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New iOS 15.2 beta includes Messages feature that detects nudity sent to kids

Credit: Andrew O'Hara, AppleInsider

Apple's latest iOS 15.2 beta has introduced a previously announced opt-in communication safety feature designed to warn children — and not parents — when they send or receive photos that contain nudity.

The Messages feature was one part of a suite of child safety initiatives announced back in August. Importantly, the iMessage feature is not the controversial system designed to detect child sexual abuse material (CSAM) in iCloud.

Although not enabled by default, parents or guardians can switch on the Messages feature for child accounts on a Family Sharing plan. The feature will detect nudity in Messages, blur the image, and warn the child.

Apple says children will be given helpful resources and reassured that it's okay if they don't want to view the image. If a child attempts to send photos that contain nudity, similar protections will kick in. In either case, the child will be given the option to message someone they trust for help.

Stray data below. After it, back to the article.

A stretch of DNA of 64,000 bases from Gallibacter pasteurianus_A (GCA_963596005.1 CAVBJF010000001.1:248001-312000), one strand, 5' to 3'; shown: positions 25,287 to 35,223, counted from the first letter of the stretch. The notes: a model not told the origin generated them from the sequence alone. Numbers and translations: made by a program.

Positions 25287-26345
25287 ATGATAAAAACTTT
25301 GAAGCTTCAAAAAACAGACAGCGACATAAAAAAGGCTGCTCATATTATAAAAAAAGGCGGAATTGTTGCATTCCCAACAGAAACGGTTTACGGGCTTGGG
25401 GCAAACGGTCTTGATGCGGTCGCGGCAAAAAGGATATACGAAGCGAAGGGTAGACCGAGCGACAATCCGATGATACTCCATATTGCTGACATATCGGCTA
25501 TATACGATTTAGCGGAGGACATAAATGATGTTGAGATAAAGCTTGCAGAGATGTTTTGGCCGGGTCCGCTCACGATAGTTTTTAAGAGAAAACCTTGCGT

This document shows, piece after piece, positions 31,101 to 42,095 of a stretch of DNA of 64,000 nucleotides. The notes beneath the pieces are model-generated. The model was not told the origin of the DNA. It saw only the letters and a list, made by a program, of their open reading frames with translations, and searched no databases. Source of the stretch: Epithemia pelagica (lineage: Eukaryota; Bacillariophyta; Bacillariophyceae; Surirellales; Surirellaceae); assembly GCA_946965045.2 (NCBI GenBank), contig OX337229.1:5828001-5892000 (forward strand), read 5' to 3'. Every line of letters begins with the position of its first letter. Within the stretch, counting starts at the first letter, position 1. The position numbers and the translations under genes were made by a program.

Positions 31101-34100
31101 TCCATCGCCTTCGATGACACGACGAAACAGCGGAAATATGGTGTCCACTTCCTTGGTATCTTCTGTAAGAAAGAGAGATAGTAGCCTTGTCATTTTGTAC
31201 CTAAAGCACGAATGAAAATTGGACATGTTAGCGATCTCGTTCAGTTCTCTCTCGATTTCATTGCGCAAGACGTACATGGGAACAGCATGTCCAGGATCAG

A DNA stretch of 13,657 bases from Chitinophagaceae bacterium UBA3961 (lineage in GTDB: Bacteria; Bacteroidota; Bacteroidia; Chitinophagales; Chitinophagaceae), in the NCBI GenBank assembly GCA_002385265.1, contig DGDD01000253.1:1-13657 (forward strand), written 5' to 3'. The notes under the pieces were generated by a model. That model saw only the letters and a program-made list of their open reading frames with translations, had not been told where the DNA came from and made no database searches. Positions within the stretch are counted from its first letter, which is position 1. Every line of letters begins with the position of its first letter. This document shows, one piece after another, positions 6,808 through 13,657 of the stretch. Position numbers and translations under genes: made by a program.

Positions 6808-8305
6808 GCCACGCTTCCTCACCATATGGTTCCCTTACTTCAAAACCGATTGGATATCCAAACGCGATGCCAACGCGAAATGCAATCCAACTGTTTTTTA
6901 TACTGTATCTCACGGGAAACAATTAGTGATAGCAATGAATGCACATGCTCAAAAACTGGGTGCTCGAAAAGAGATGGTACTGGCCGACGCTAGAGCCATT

Unlike the previously planned version of the feature, parents will not be notified if the system detects a message contains nudity. Apple says this is because of concerns that a parental notification could present a risk for a child, including the threat of physical violence or abuse.

Apple says that the detection of nudity flag will never leave a device, and the system doesn't encroach upon the end-to-end encryption of iMessages.

It's important to note that the feature is opt-in and only being included in the beta version of iOS, meaning it is not currently public-facing. There's no timeline on when it could reach a final iOS update, and there's a chance that the feature could be pulled from the final release before that happens.

Again, this feature is not the controversial CSAM detection system that Apple announced and then delayed. Back in September, Apple said it debut the CSAM detection feature later in 2021. Now, the company says it is taking additional time to collect input and make necessary improvements.

There's no indication of when the CSAM system will debut. However, Apple did say that it will be providing additional guidance to children and parents in Siri and Search. In an update to iOS 15 and other operating systems later in 2021, the company will intervene when users perform searches for queries related to child exploitation and explain that the topic is harmful.